What are the advantages of having Gamma Knife Radiotherapy?

Hearing that you have a brain tumour is devastating not only for yourself, but for everyone who loves you. However, the good news is there are several options when it comes to treatments, including gamma knife radiotherapy.

What is gamma knife radiotherapy?

Otherwise known as stereotactic radiosurgery, gamma knife radiotherapy involves using beans of gamma rays to treat the tumour.

This concentrated dose targets the cancer cells, while a lower dose is used on surrounding tissue to limit damage to healthy cells.

Why are more choosing gamma knife radiotherapy over surgery?

There are many reasons why patients are opting for gamma knife radiotherapy performed by specialist consultants like Mr Neil Kitchen at Amethyst Radiotherapy.

Here are just a few:

  • No need for an incision 

One of the many benefits of this form of treatment has to be that it is non-invasive.

It does not involve making an incision, meaning there is no need for anaesthesia. There is, therefore, less recovery time and less trauma to the skull and brain.

  • Quick recovery

As a result, patients can be in and out of the hospital within a day with the procedure lasting up to just 70 minutes, without requiring an overnight stay.

In fact, those who have a brain tumour operation might need to remain in hospital for between three and ten days, as it carries a risk of infection, blood clots, chest and breathing difficulties, wound problems, and allergic reactions.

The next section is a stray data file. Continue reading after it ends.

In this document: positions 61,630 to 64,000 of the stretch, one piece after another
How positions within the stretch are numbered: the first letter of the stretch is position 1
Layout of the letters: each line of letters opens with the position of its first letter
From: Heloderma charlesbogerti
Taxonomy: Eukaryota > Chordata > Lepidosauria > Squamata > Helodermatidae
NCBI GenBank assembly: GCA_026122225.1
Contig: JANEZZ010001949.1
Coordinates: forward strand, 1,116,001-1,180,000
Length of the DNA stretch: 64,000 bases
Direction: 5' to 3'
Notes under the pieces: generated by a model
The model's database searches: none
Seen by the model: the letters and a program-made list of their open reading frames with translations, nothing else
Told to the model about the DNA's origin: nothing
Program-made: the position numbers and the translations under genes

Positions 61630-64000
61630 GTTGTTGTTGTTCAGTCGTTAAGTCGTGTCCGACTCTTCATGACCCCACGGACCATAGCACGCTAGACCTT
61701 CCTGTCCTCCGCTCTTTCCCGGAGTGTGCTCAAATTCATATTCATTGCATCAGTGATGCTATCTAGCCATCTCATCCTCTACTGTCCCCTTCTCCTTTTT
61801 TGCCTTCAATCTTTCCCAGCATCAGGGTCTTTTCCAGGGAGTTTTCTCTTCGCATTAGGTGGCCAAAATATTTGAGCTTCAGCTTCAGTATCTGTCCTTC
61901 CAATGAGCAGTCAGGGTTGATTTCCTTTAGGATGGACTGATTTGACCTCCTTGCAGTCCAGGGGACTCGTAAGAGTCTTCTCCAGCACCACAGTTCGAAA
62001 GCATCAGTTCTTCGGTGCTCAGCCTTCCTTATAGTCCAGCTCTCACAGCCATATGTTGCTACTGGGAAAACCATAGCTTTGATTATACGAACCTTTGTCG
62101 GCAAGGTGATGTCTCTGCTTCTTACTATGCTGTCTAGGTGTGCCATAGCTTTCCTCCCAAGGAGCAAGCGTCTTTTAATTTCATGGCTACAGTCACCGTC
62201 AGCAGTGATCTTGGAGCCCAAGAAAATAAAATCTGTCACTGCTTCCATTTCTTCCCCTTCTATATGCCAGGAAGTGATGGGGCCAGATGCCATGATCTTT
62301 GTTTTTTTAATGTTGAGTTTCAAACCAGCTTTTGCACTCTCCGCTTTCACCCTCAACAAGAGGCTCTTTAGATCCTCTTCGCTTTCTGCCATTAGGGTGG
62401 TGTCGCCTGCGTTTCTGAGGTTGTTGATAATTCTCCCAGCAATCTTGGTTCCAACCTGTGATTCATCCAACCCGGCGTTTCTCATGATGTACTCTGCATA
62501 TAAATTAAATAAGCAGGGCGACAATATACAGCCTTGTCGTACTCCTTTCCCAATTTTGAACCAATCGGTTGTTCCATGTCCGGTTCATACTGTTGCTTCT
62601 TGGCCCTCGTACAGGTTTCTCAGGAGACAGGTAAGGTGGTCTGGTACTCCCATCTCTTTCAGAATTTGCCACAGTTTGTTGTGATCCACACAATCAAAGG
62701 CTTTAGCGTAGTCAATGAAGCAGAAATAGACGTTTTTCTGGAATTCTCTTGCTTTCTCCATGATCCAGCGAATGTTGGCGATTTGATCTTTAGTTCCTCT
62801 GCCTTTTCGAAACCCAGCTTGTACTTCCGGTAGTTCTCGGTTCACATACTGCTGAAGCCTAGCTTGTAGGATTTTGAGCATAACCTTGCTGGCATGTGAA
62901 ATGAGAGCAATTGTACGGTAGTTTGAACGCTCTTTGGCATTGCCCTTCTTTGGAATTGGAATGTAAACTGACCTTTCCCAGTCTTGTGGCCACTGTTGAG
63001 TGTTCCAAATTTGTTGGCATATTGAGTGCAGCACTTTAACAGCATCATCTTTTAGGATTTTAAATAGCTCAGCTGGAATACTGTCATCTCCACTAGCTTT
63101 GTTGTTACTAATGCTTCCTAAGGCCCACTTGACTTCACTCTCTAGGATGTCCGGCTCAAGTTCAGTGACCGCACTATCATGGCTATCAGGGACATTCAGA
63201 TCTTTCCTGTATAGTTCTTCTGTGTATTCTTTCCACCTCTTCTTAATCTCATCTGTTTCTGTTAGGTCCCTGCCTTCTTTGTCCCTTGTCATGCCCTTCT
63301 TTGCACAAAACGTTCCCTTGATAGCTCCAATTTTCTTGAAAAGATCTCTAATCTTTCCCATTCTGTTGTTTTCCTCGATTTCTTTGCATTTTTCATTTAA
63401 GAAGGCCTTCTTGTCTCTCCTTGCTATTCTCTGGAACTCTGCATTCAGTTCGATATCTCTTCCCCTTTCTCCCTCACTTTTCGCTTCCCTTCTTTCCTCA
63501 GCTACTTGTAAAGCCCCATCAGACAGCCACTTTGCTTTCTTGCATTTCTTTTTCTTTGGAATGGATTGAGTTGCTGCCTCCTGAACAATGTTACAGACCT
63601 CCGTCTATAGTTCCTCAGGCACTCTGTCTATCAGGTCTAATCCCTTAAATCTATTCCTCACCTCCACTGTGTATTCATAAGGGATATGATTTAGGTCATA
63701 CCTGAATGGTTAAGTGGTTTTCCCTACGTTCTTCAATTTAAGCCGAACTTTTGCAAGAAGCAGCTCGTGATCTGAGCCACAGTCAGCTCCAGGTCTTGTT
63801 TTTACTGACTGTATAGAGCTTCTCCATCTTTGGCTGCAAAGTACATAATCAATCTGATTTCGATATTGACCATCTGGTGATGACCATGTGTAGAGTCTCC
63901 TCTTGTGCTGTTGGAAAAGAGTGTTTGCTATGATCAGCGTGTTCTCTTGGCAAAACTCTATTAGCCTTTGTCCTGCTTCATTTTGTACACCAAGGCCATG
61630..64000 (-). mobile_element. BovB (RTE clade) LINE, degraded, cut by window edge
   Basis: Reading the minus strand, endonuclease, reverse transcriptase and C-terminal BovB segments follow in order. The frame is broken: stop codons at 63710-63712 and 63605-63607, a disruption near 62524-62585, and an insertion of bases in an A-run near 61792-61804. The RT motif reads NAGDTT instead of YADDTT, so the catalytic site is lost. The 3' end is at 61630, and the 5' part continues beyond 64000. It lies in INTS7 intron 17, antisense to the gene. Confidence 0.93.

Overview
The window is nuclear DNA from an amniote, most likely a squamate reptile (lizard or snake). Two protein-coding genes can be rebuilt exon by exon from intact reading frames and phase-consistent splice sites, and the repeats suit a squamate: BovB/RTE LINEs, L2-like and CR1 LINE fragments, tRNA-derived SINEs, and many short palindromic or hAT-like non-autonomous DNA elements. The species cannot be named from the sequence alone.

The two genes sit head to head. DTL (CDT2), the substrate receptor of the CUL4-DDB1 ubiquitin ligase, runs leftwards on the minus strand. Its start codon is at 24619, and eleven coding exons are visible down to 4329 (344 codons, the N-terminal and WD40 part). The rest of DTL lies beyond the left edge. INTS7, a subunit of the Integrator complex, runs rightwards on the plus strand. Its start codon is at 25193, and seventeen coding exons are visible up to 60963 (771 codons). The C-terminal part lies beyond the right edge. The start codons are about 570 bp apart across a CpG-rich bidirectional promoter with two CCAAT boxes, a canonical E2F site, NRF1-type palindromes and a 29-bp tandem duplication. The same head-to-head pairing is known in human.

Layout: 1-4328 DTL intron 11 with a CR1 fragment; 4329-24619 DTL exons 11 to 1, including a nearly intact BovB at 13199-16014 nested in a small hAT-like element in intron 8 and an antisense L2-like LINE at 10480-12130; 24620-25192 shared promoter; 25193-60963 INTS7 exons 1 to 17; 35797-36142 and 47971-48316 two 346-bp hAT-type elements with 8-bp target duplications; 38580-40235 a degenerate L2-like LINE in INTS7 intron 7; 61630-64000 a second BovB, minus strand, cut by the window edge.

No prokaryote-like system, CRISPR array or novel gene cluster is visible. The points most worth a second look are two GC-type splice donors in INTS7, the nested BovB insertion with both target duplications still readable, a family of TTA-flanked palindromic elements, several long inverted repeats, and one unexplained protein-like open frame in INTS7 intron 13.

There could also be swelling in the brain, which needs to be monitored very closely by medical staff.

With regards to long-term consequences of brain surgery, patients might have difficulty walking, find it hard to concentrate or remember things, experience behaviour changes, feel weakness in an arm or leg, have speech problems, feel fatigue, or suffer from epilepsy.

Consequently, gamma knife radiotherapy is preferential when a high risk patient is involved or the tumour is too difficult to reach with conventional surgery.

  • Minimal side-effects

Unlike neurosurgery, the side-effects of gamma knife treatment is minimal. Patients might experience some headaches and nausea, but these are rare, and when they do occur, are only temporary.

Typically, patients can carry on with their usual activities the following day, as they have not had to undergo surgery or have anaesthetic.

  • Precision 

Another reason why gamma knife treatment is preferable to neurosurgery is the fact it is extremely precise.

As the rays are aimed at their specific targets and the dose is customised for each patient, the impact on surrounding tissue, blood vessel structures and other critical nerves are dramatically reduced.

This also means it can be used to treat those tumours that are incredibly hard to reach. In these cases, neurosurgery might not be a viable option, as surgeons will not be able to access the tumour to remove it in its entirety.

However, radiotherapy can still target the cancerous cells wherever they are in the brain.